Posts Tagged ‘color vision impairment’

Disappearing Birds (Wash Post)

Monday, March 23rd, 2009

[Editor's note: "Habitat loss has sent many bird species into decline across the United States." This chart  shows the percent change in bird population since 1968, by habitat. I like three things about this chart: (1) it uses direct labeling on the green and red lines thus making it easy to understand for all and allowing color blind viewers access to the encoded information (see post) and (2) the chart segments out important thematic subtrends in the dataset. Also (3) I worked on a bird migration supplement (wall) map for National Geographic in 2004 and Cornell Lab of Ornithology has some of the coolest time-based mapping techniques around. See original artwork from the North America side of the supplement now thru May at NG Explorers Hall in DC.]

Republished from The Washington Post.
Graphic by Patterson Clark.  March 20, 2009.
SOURCE: www.stateofthebirds.org.

Related story by Juliet Eilperin.

Major Decline Found In Some Bird Groups
But Conservation Has Helped Others

Several major bird populations have plummeted over the past four decades across the United States as development transformed the nation’s landscape, according to a comprehensive survey released yesterday by the Interior Department and outside experts, but conservation efforts have staved off potential extinctions of others.

“The State of the Birds” report, a broad analysis of data compiled from scientific and citizen surveys over 40 years, shows that some species have made significant gains even as others have suffered. Hunted waterfowl and iconic species such as the bald eagle have expanded in number, the report said, while populations of birds along the nation’s coasts and in its arid areas and grasslands have declined sharply.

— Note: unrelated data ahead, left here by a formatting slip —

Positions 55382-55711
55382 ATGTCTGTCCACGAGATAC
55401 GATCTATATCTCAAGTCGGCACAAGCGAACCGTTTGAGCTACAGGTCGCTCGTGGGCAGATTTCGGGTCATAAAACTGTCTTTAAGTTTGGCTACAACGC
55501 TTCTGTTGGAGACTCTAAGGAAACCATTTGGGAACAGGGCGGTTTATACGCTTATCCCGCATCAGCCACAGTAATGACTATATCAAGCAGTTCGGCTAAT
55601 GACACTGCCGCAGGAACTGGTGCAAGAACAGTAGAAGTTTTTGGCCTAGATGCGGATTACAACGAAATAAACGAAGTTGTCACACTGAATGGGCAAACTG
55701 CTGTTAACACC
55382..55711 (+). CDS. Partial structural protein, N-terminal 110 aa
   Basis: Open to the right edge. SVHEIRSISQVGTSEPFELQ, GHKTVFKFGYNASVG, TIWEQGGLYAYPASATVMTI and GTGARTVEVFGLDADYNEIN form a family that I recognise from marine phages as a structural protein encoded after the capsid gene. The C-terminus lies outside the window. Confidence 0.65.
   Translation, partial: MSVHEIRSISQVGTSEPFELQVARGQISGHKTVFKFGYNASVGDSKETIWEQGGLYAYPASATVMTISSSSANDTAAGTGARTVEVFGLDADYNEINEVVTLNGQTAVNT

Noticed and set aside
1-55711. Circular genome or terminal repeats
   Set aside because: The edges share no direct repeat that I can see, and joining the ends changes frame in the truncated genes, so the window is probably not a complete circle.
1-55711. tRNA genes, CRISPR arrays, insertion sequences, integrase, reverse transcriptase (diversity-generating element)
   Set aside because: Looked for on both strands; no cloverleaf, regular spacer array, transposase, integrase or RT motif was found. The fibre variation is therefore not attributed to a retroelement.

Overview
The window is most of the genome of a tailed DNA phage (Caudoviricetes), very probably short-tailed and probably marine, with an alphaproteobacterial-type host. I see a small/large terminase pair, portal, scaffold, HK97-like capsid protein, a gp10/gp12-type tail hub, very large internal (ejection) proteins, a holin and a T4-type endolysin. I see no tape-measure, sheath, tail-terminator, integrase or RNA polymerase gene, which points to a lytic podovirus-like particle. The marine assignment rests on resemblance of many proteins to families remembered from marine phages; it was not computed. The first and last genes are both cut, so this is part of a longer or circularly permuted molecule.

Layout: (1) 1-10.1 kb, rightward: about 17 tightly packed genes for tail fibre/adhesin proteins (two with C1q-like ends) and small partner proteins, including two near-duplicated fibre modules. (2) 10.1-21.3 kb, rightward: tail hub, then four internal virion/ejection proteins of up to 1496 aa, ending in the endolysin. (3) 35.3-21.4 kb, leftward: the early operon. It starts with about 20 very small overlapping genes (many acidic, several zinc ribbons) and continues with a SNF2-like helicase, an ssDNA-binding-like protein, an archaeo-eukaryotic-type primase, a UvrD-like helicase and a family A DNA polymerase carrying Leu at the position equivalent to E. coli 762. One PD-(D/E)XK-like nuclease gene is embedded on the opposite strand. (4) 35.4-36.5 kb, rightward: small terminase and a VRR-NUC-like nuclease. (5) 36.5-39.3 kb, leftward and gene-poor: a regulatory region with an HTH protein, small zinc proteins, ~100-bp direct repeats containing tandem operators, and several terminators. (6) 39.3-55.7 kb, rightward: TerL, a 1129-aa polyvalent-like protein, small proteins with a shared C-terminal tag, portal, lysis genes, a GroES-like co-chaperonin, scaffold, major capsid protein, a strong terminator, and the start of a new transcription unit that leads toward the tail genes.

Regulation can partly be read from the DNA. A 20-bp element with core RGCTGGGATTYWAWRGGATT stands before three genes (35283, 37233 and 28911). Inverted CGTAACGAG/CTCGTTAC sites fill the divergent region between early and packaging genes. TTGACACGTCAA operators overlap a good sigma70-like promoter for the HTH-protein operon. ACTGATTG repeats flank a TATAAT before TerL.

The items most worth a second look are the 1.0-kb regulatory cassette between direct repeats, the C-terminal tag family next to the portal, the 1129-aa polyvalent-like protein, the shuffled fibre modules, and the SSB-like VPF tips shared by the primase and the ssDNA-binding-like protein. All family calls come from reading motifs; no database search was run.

From the report: “Reveals troubling declines of bird populations during the past 40 years—a warning signal of the failing health of our ecosystems. At the same time, we see heartening evidence that strategic land management and conservation action can reverse declines of birds. This report calls attention to the collective efforts needed to protect nature’s resources for the benefit of people and wildlife.”

Continue reading at The Washington Post . . .

Red-Green Color Vision Impairment

Thursday, March 13th, 2008

the economist logoAn article I was reading in this week’s Economist magazine reminded me of Color Oracle, the software Bernhard Jenny (Swiss Institute of Cartography, ETH Zurich) developed to silence my continual prodding after listening to Cynthia Brewer talk about color blindness (color vision impairment) at a NACIS conference in 2000 (?!). It struck me there should be a tool that actually allowed the designer to see what their design looked like to someone with this impairment and not just try to make something work using limited “blessed” color combinations. An earlier effort produced Sim Daltonism, a Mac only tool that does a similar job as Color Oracle.

Color Oracle takes the guesswork out of designing for color blindness by showing you in real time what people with common color vision impairments will see. Color Oracle applies a full screen color filter to art you are designing – independently of the software that you are using. Eight percent of all males are affected by color vision impairment and it’s good to make sure that your graphical work is readable by the widest possible audience. This software is free and works on Mac, Windows, and even Linux. Get it here.

Back to the Economist graphic on real prefectural spending per person in Japan This graphic uses a divergent color scheme that is convenient for most readers, but hard to read for others. The strong hue contrast between the red and green segments of the legend’s color ramp becomes hard to distinguish for people with color vision impairment (see 2nd image past the jump for simulated view using Color Oracle).

economist japan graphic normal

(more…)